for (sort {$a <=> $b} keys %hh) { print "$_ => $hh{$_} \n"; }

-----------------------------------------------

misc examples of idiomatic perl:
use strict;

print "---------- default values\n";
my $val;
print "defined \$val\n" if (defined $val);
print "zero value \$val\n" if ($val == 0);  # this will print
print "zero width \$val\n" if ($val eq ""); # this will print

print "---------- splitting \$_ by whitespace\n";
$_ = 'aa    bb cc      dd    ee';
my @aa = split;
for (@aa) {print"$_\n"}

print "---------- substitute in \$new but not \$old\n";
my ($old, $new) = ("bad man","");
($new = $old) =~ s/bad/good/g;
print "$old\n";
print "$new\n";

print "---------- same on arrays \@new, \@old\n";
my (@old,@new);
@old = qw(bad1 bad2 bad3);
for (@new = @old) {s/bad/good/g}
print "@old\n";
print "@new\n";

print "---------- how many lines started with these 4 words?\n";
my $words="fee fie foe foo";
print "$words\n";
my %seen;
while(<DATA>) {
  my ($a,$b,$c,$d) = split;
  print unless $seen{$a}{$b}{$c}{$d}++;
}
if (my $tmp = $seen{fee}{fie}{foe}{foo}) {
  printf qq(Saw $words %d time%s.\n),
    $tmp, $tmp==1 ? "":"s";
}
__END__
fee fie foe foo    aa    bb cc      dd    ee
fee1 fie foe foo    aa    bb cc      dd    ee
fee fie       foe foo    aa    bb cc      dd    ee
fee fie2 foe foo    aa    bb cc      dd    ee
fee       fie foe foo    aa    bb cc      dd    ee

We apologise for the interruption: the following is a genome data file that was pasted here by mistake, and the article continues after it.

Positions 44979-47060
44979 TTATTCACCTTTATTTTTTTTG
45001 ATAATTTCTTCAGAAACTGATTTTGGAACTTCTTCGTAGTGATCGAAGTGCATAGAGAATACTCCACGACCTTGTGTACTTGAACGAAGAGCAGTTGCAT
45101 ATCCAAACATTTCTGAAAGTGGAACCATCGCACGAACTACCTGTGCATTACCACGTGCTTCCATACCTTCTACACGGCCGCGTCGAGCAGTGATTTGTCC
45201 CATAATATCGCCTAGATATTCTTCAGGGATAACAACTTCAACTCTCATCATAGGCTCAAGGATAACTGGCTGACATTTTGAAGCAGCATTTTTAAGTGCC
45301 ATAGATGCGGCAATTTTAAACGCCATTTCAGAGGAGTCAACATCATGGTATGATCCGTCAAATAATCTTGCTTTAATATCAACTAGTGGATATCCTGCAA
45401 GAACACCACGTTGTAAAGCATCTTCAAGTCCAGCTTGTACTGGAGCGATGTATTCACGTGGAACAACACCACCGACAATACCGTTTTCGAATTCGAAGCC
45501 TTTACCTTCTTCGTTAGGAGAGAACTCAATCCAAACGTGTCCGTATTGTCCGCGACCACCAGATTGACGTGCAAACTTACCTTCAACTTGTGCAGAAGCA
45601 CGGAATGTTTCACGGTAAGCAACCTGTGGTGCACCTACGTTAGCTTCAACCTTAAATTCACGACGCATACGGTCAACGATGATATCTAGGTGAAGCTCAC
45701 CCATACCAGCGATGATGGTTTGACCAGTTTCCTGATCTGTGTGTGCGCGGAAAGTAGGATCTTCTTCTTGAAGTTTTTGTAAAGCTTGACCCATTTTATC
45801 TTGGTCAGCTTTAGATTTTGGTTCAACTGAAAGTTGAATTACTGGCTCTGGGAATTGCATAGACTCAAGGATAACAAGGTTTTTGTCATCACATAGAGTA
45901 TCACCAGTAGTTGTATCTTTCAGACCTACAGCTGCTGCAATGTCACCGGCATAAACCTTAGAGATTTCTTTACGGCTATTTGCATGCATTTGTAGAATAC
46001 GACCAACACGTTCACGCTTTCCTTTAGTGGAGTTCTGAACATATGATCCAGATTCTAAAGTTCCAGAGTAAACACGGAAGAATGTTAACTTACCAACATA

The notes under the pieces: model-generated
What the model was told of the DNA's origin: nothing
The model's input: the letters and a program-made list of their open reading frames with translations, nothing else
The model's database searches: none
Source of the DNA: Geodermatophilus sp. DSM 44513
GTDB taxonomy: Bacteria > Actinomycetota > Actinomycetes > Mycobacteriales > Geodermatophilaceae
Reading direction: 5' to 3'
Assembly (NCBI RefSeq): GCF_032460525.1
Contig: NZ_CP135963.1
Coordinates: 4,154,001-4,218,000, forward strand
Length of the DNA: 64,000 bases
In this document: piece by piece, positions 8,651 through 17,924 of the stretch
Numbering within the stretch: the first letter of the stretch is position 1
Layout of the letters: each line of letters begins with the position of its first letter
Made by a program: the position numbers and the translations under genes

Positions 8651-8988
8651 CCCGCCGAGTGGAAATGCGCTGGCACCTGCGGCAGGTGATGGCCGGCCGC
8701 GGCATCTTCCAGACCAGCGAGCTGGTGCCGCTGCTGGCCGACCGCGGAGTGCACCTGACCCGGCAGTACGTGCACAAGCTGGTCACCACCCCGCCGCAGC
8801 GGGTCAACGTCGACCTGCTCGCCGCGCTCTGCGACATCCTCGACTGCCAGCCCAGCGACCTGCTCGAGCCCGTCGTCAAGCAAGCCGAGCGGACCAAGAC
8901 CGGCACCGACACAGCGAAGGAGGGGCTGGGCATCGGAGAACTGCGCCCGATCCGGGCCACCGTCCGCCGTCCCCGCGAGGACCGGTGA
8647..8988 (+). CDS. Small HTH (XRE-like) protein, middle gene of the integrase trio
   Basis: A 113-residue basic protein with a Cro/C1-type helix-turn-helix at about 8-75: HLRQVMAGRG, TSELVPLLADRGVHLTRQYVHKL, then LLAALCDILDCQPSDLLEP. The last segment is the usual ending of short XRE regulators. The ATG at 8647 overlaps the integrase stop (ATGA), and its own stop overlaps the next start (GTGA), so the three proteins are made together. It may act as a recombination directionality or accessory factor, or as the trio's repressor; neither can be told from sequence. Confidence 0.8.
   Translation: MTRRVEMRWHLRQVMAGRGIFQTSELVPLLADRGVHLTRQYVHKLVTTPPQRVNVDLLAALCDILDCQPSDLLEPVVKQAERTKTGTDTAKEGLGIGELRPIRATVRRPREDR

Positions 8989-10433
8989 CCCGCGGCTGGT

aa  bb cc    dd    ee


 
count the number of returned values

$count = () = function();
sub aa {return (2,3,4);}
$count = () = &aa();  ## -- cool
print "$count\n";

JAPH - Just Another Perl Hacker - some examples
print map { chr } ('10611711511603209711011111610410'.
 '1114032112101114108032104097099107101114') =~ /.../g;

tie $" => A; $, = " "; $\ = "\n"; @a = ("") x 2; print map {"@a"} 1 .. 4;
sub A::TIESCALAR {bless \my $A => A}
sub A::FETCH     {@q = qw /Just Another Perl Hacker/ unless @q; shift @q}

Here is an explanation for the 2nd one:
tie $" => A;  # means calling function A::TIESCALAR
$, = " "; # to separate words while printing
$\ = "\n"; # to print "\n" at the end of print statement
@a = ("") x 2; # creates a dummy array with 2 elements
print map {"@a"} 1 .. 4; # prints dummy array 4 times
                         # each time a separator $" is inserted between elements
                         # thus each time A::FETCH is called - prints next word

sub A::TIESCALAR {
  bless \my $A => A # bless reference of "my" variable $A to package A
}                   # and returns it

sub A::FETCH {
  @q = qw/Just Another Perl Hacker/ unless @q; # creates a 4-element's array
  shift @q;    # returns next word each time it is called
}

for more examples, just search for JAPH on Google.
You will get hundreds of examples:
  www.perl.com/CPAN-local/misc/japh